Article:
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Governor Schwarzenegger Finds Another Way to Rob Transit

5_15_09_Ahnold.jpgPhoto: Trinity County California Republican Party
This morning when I saw the L.A. Times [1] headline about new budget cuts announced by Governor Schwarzenegger, I wasn't worried.  After all, I knew this time there wasn't anything else he could do to hurt transportation and transit.  How much more damage could be done after he abolished state subsidies to transit in his most recent round of budget cuts?

According to the California Transit Association, the governor wasn't finished.  An unexpected budget surplus created a lifeline for transit, and Schwarzenegger was there with the scissors to cut it. The revised budget proposal diverts another $336 million in transit-dedicated "spillover" revenue to instead cover transit bond debt service, which is by law a General Fund obligation.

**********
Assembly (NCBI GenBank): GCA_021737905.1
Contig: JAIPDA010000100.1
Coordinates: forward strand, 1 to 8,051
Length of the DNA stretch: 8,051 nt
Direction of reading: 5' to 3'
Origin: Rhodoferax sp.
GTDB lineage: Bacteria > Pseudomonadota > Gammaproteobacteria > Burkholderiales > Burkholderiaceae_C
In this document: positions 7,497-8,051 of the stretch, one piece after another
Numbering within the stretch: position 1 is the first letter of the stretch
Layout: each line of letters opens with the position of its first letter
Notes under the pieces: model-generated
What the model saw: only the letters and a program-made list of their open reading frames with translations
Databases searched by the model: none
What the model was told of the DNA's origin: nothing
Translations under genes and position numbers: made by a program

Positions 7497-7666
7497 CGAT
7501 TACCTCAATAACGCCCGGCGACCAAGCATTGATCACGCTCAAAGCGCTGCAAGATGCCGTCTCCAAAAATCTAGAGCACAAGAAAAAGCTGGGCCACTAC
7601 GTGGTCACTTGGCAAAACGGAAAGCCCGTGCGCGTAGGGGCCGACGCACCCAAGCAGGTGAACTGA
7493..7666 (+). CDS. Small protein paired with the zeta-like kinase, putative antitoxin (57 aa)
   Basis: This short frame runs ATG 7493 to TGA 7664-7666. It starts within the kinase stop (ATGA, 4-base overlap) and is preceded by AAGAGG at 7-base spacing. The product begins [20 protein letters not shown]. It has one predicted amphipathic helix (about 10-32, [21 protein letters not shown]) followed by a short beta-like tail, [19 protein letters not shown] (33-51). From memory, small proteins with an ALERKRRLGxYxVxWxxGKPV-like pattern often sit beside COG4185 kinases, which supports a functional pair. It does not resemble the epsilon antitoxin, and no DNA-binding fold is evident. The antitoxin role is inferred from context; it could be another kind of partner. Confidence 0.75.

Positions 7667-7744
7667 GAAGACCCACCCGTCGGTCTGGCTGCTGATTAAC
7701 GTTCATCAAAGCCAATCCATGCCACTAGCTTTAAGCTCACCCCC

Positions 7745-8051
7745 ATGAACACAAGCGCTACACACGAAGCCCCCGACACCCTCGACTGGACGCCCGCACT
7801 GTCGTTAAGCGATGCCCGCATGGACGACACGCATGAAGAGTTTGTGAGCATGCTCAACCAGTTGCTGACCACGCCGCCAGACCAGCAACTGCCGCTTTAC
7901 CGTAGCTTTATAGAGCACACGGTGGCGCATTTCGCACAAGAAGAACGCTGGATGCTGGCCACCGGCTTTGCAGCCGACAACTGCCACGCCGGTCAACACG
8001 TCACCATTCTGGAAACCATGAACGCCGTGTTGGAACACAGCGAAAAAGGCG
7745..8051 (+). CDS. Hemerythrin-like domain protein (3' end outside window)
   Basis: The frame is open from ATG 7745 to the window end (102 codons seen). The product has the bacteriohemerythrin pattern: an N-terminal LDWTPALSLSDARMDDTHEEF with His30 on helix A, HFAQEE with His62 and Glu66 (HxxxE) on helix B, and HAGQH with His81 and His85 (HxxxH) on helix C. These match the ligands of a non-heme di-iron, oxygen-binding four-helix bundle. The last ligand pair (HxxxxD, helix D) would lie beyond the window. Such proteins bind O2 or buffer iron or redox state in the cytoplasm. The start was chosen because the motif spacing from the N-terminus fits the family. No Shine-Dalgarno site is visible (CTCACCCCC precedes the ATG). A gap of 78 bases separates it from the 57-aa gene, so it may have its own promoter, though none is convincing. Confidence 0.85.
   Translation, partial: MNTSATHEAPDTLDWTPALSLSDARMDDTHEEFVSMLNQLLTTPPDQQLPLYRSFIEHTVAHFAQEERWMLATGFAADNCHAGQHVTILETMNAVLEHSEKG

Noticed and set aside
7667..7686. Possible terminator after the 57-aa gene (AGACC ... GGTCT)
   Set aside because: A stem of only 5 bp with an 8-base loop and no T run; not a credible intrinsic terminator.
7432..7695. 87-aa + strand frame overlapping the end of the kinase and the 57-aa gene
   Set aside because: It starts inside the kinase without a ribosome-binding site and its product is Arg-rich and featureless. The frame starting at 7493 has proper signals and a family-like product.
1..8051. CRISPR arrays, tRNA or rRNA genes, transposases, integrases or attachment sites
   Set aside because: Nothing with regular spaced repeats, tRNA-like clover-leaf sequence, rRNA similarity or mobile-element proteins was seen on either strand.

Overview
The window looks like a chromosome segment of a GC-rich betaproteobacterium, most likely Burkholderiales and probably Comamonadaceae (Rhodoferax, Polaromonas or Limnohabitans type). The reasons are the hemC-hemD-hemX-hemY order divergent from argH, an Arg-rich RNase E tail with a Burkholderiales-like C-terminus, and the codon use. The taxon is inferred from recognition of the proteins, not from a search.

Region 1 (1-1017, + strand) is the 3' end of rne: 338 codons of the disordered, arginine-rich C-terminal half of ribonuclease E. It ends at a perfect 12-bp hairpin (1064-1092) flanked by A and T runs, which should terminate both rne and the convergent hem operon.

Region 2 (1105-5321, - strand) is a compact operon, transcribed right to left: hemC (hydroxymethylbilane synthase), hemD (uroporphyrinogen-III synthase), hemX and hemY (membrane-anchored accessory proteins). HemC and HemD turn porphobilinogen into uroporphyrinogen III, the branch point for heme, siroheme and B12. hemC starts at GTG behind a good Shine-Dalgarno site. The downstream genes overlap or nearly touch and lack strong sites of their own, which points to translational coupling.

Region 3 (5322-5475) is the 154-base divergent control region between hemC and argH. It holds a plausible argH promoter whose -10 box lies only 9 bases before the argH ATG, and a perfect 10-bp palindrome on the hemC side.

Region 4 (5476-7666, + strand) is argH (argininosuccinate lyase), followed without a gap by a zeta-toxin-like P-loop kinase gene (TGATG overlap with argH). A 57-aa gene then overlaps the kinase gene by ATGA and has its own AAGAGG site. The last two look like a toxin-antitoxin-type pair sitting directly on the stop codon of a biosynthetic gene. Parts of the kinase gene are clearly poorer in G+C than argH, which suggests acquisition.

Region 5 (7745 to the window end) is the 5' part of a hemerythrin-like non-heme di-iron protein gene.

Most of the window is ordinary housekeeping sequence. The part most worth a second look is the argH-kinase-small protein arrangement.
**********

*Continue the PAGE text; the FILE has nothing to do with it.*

Since the last time the state created estimates on gas tax revenue this winter, higher than expected revenue from the state's gas tax actually produced a surplus of several hundred million dollars. During the 2007 budget compromises, Schwarzenegger agreed that any spillover would be split 50-50 between the General Fund and the Public Transportation Account.  The P.T.A. can be used to fund either capital projects or to restore some of the state's now-missing operating funds.

However, yesterday Schwarzenegger ignored the agreement when he announced that the surplus is going to pay off bond debt and all of the $336 million was going to the general fund anyway before this budget maneuver.  Given the contempt the jet-setting Governor seems to have for public transit, it's hardly a surprise that he could "forget" an agreement reached two years ago, nor that he could find a new way to rob transit agencies of funds they've been promised for years.  According to the C.T.A., the state has diverted over $5 billion in transit funds over the last decade, $3 billion in the last two years alone.

"It's just more of the same from a governor whose disdain for public transit has by now been well-established," said a beleaguered Joshua W. Shaw, Executive Director of the California Transit Association. "Just when you think there's nothing left to take, he finds a way to dig the hole even deeper."